Thursday, January 21, 2010

Bic YakkAir One inflatable kayak

YakkAir HP One

I’ve been considering what boat I may buy or build to ferry me between the shore and my Seawych 19 sloop. This coming season when I’m away cruising, there may times when I shall need to go ashore for some essential item, or perhaps just to take a walk. A small dinghy that can be stowed in the forepeak would suffice. When I had my very first cruising boat, I found that a small Prout folding dinghy was adequate. She was about 7’ long and 4’ wide, and when folded, she was a wafer-thin 7’ by 1’ 6” by 6” package. This lightweight canvas cockleshell could be ready for the water in less than two minutes, but she had her limitations, such as no internal buoyancy, not much freeboard and she was strictly a one person boat.

Today, there are only a few similar dinghies on the market, such as the ‘Crafty Scamp’, the smallest of the SeaHopper range, but she’s far too heavy and difficult to assemble on a yacht with restricted space. Furthermore, when she’s packed away she’s a lot more bulky than my old Prout – pricey too at £698! What about the Wooden Widget Origami? Well, she is a better proposition, being similar to the Prout. Unfortunately, she cannot be bought off-the-shelf. She has to be built from plans costing £25.00. Then, there’s the smallest Porta-Bote which is too long to fit into the Seawyich’s cabin or to stow on her deck.

An alternative to a folding boat is a pneumatic dinghy, which is the first choice of most yachtsmen. One of the cheaper ones is the Waveline 2.3 at £319.95 – that’s less than half the price of a small SeaHopper! The problem with the Waveline or any other inflatable dinghy is finding a place to blow her up. One possibility is to haul her up the mast until her transom is on the foredeck. There she can be inflated before being lowered over the guardrails into the water. Retrieving her would be a reversal of the process, but it all seems a bit of hassle.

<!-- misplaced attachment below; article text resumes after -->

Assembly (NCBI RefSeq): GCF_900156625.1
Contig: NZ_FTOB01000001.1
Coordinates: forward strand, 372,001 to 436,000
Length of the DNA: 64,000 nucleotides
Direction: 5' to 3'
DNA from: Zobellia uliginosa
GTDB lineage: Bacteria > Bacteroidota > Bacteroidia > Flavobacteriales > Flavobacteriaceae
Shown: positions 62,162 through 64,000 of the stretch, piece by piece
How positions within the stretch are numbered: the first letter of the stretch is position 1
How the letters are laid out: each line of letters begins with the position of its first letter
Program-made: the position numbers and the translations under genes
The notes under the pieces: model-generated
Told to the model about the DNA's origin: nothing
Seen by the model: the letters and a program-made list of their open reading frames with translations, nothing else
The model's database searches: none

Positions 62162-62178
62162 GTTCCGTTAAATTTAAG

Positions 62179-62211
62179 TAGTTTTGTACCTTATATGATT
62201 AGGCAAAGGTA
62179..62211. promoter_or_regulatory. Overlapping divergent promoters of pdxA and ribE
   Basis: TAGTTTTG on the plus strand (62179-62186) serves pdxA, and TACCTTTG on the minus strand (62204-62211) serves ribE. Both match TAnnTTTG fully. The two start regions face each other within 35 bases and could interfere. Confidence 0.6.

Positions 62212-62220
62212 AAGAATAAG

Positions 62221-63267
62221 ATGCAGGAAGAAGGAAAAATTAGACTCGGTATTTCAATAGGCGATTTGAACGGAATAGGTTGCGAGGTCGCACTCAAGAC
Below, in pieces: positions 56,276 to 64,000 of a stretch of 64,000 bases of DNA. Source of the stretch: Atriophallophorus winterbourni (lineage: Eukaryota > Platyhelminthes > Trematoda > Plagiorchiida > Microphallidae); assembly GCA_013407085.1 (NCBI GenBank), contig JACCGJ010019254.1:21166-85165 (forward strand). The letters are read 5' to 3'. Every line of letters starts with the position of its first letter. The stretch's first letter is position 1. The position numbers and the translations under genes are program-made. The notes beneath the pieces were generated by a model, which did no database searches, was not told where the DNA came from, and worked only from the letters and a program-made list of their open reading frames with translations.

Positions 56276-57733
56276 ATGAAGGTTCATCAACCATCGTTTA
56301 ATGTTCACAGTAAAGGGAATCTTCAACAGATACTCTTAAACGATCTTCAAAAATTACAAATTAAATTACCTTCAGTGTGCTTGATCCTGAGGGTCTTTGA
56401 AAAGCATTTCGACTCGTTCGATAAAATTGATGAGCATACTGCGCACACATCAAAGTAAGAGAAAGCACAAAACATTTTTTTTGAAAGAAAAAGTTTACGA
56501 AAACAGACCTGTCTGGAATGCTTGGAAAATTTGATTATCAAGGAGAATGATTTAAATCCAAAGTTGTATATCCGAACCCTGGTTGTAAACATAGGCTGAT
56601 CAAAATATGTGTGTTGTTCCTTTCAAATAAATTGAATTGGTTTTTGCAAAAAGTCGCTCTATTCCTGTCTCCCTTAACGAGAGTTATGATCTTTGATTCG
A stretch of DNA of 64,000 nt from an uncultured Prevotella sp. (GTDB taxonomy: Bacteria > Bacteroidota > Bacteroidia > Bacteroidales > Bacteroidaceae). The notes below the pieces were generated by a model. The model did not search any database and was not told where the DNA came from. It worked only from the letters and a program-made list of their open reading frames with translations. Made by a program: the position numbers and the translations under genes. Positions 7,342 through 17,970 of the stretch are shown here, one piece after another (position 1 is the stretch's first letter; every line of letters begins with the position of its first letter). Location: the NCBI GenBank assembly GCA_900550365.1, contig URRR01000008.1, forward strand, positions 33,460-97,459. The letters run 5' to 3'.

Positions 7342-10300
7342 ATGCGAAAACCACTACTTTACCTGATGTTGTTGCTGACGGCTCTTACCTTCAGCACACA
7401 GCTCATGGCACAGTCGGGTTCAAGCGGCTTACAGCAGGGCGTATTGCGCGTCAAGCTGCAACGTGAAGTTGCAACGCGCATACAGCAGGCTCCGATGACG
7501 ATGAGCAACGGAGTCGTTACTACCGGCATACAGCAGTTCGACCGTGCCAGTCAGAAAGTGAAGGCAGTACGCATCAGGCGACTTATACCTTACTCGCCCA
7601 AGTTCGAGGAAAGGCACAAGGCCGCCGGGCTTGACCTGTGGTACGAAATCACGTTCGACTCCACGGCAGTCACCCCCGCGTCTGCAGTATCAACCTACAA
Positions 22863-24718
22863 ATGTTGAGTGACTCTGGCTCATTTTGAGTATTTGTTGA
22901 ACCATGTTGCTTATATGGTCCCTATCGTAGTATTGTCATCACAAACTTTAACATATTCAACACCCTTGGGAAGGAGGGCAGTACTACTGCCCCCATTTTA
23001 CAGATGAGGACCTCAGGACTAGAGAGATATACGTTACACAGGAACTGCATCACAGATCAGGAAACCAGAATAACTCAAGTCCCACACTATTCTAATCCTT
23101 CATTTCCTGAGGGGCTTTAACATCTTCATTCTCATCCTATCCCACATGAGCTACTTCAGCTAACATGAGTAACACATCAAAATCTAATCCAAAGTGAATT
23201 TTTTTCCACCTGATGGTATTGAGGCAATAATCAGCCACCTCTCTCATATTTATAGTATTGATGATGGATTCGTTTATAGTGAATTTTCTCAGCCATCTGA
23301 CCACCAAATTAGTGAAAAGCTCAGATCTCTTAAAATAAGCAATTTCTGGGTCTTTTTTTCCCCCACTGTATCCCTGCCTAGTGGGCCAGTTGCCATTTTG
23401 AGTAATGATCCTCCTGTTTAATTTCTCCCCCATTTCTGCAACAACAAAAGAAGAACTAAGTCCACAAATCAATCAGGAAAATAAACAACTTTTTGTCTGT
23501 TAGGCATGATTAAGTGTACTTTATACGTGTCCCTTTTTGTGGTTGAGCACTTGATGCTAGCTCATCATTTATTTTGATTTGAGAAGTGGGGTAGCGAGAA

I’m favouring the idea of a one man inflatable canoe. Because she’s not as beamy as a dinghy, she could be inflated on the cabin top. Launching her would be easy. Getting aboard her may not be as easy, but if a single line or painter is attached midway between her bow and stern, that should hold her to the side of the yacht. A nice-looking inflatable canoe for a solo paddler is the Bic YakkAir One, but she doesn’t come cheap, at around £689.00. There are much less expensive inflatable kayaks. However, they lack the high specification and the durability of the YakkAir One, which has a patent system, giving rigidity and good tracking.


Data for the Bic YakkAir Light One

Length 10'9" / 3.30m
Width 35.4" / 0.90m
Weight 20.9 lbs / 9.5 Kg

Wooden Widget Origami

SeaHopper Folding Boats

Porta- Bote

Waveline 2.3 Inflatable Dinghy

Bic Sports Boats

Bic YakkAir Light One,3,71/yakkair-one,775.html


Jeff Michals-Brown said...

Bill, I use a Sevylor "Tahiti" inflatable kayak to do my back-and-forthing. (My boat is 20 feet.) It is a very serviceable boat for a short ride, and I even paddled it more than a mile upstream on a little exploration with my 12 year old son. In a pinch, I have had it out with me and my two younger sons wedged into it. I am not an experienced kayaker, so I find I need the optional skeg to keep from going in circles. Setup takes 10-15 minutes total, though getting all the air out to stow it again takes longer. Therefore I often tow it after the first use, if I expect to need it again. You won't look dignified getting in and out, but you can't have everything. It can be had for about US$100, so when I foolishly left my original boat behind at the ramp after one trip, I went right out and ordered another. There is some peace of mind in not leaving a valuable tender for someone to steal when I take a walk into town.

William Serjeant said...

Well, Jeff, Thanks for that info.. I'll look into it. The price is attractive and if it does the job, what more can I ask?